Thursday, June 20, 2024

At least 1,000 migrants break through barrier, cross southern border into Mexico

Between 1,000 and 1,500 Central American migrants entered Mexico illegally at the southern border early this morning, one day after another large group crossed into the country legally and in an “orderly” way.

The migrants crossed the border at Ciudad Hidalgo, Chiapas, just before 5:00am and continued walking towards the city of Tapachula without stopping to register their entry into Mexico.

Yesterday, the National Immigration Institute (INM) said that 969 migrants from Honduras, Guatemala, El Salvador and Nicaragua crossed into Ciudad Hidalgo after they were given identification bracelets by Mexican officials.

The bracelets must be kept on until they formally register with authorities.

However, today’s cohort didn’t wait for immigration officials to give them bracelets and according to some media reports, they broke down a barrier to cross into Mexico.

Marco Antonio Cortéz, a 37-year-old Honduran migrant traveling with his wife and two children, told the news agency Reuters that “the road today was open,” adding “they didn’t give us bracelets or anything, they just let us pass through Mexico migration.”

Ana Laura Martínez de Lara, INM director of migratory control and verification, said yesterday that once registered, migrants who meet the requirements to stay will be issued with humanitarian visas that allow them to work in Mexico and access services or travel to the northern border to apply for asylum in the United States.

The visas are expected to be issued within five days, but migrants who crossed the border today appear unwilling to wait.

The group that crossed yesterday remains in Ciudad Hidalgo waiting to be transferred to a shelter where they will be provided with meals and have access to medical services. As with past caravans, there are a lot of children traveling with their parents or other relatives.

Martínez de Lara said the migrants who entered Mexico at the official border crossing yesterday did so in a “very orderly” and respectful manner in contrast with a clash at the same crossing in October that left one Honduran man dead.

A Honduran man working as a boatman on the Suchiate River told the news agency AFP that he had taken around 100 people on rafts made of inflatable tires and wooden slats.

Earlier this week, Alejandro Encinas, undersecretary for human rights, migration and population in the Secretariat of the Interior, said the federal government was determined to avoid any repeat of violence at the southern border and warned that migrants would not be permitted to “bang down the door.”

However, “he who enters in a regular manner will have no impediment,” he said. It remains to be seen what approach the government will take towards those who entered illegally today.

The decision to grant visas to the migrants who crossed legally yesterday makes good on President López Obrador’s pledge to allow Central Americans to work in Mexico as part of a strategy to stem the flow of people to the United States.

In exchange, López Obrador has made it clear he wants the U.S. to invest in southern Mexico and Central America to stimulate economic development and help keep people at home. Migration should be an option not a necessity, he often says.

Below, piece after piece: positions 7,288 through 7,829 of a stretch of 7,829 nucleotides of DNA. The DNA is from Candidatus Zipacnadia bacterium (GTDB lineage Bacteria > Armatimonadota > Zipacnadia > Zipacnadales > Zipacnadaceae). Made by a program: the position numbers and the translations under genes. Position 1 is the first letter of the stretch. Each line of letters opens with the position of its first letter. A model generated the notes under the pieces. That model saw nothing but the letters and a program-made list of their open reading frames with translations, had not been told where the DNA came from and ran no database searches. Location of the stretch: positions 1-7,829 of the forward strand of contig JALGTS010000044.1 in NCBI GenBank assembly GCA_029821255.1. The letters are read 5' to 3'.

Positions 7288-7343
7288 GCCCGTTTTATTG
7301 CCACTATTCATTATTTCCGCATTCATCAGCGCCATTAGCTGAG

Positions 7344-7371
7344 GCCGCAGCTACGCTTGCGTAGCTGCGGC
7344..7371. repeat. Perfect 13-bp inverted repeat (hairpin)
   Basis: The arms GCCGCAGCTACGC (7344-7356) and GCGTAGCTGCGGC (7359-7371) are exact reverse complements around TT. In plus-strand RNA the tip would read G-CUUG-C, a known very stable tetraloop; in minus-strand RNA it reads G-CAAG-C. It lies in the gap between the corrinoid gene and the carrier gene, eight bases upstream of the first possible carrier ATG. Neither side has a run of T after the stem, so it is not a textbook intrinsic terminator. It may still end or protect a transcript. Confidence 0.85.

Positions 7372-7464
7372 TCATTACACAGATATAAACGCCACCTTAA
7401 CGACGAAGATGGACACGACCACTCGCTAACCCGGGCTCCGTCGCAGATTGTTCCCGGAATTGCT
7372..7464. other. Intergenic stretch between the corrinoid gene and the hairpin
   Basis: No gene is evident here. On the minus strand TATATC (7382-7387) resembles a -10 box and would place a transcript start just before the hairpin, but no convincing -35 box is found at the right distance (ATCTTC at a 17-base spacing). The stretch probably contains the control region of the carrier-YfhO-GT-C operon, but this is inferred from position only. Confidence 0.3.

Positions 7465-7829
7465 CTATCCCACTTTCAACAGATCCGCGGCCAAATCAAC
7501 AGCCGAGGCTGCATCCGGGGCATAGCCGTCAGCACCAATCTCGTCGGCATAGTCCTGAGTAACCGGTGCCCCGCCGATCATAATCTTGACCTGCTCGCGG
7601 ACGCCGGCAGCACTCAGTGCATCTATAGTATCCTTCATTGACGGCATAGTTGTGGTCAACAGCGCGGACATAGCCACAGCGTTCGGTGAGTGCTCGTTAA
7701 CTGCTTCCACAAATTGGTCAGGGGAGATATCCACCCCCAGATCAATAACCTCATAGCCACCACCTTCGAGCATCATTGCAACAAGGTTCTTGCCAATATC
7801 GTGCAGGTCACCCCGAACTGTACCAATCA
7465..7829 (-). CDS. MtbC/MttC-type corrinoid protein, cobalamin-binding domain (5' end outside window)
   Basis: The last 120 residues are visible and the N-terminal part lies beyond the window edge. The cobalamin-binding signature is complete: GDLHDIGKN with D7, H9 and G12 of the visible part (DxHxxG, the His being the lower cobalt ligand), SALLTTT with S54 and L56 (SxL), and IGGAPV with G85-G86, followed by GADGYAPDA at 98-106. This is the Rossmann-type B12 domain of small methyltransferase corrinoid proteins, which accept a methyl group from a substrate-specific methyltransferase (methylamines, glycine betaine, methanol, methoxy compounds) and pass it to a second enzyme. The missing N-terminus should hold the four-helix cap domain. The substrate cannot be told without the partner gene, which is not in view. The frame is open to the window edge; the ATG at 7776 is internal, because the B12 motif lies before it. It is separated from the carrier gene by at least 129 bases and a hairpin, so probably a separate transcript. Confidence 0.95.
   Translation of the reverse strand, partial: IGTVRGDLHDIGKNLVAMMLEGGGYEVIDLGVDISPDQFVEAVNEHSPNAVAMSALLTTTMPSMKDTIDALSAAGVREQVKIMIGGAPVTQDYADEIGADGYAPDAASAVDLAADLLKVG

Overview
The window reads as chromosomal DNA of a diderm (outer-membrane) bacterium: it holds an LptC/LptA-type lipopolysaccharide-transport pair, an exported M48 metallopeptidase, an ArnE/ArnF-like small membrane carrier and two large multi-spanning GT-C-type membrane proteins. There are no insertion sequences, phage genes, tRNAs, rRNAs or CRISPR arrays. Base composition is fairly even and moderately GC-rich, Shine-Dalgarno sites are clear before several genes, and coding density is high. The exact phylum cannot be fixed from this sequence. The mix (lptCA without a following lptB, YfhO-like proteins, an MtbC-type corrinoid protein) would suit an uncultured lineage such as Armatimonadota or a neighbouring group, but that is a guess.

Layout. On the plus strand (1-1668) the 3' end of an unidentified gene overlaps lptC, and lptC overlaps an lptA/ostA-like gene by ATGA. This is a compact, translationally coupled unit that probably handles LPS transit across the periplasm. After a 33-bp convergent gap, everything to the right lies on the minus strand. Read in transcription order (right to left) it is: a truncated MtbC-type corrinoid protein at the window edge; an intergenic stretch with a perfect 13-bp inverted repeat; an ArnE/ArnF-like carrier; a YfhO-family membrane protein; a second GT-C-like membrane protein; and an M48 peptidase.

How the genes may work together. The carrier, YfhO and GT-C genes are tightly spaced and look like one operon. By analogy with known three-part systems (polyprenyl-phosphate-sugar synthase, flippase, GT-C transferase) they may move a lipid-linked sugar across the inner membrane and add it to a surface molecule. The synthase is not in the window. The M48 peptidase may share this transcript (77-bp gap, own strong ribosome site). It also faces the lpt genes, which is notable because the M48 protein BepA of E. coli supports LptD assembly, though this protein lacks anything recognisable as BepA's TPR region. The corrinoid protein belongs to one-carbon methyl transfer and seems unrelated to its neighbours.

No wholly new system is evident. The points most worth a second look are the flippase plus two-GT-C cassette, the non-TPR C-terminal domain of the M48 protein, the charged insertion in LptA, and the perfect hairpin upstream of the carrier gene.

The Mexican and United States governments last month agreed to work together on a development plan to curb migration and the latter pledged to contribute US $10.6 billion but most of that funding is not new because it will be allocated from existing aid programs.

Mexican Foreign Secretary Marcelo Ebrard will meet United States Secretary of State Mike Pompeo later this month to discuss the migration issue, which has strained bilateral relations.

Thousands of migrants who traveled to Mexico as part of several caravans in the final months of 2018 remain stranded on Mexico’s northern border as they wait for the opportunity to apply for asylum with U.S. authorities, who have introduced a “metering” system that limits the number of cases they will hear on a daily basis.

In support of the U.S. government’s “Remain in Mexico” plan, the Secretariat of Foreign Affairs announced last month that Mexico would take back some non-Mexican migrants who have requested asylum in the United States while they await the outcome of their claims.

United States President Donald Trump continues to argue that the only solution to the arrival of migrant caravans, illegal immigration and drug flows across the Mexico-U.S. border is to build his long-promised wall.

“Another big caravan heading our way. Very hard to stop without a Wall!” he wrote on Twitter today.

Trump remains locked in a bitter battle with the Democratic Party over US $5.7 billion in funding for the wall that he wants Congress to approve. The standoff has partially shut down the United States government for almost a month.

Source: AFP (sp), Reuters (en), Noticieros Televisa (sp) 

Have something to say? Paid Subscribers get all access to make & read comments.
Mexican flag

10 ways Mexico has changed in 10 years

In celebration of 10 years of Mexico News Daily, staff writer Peter Davies looks at 10 ways Mexico has changed between 2014 and 2024.
Tropical Storm Alberto satellite image

Tropical Storm Alberto makes landfall in Tamaulipas, weakens to depression

Alberto made landfall in Mexico in Tamaulipas and was quickly downgraded to a depression, but it's still bringing heavy rains to many states.

Why isn’t there cilantro on my tacos? Skyrocketing prices affect food vendors

Cilantro prices in Mexico have quadrupled in some areas in the last month.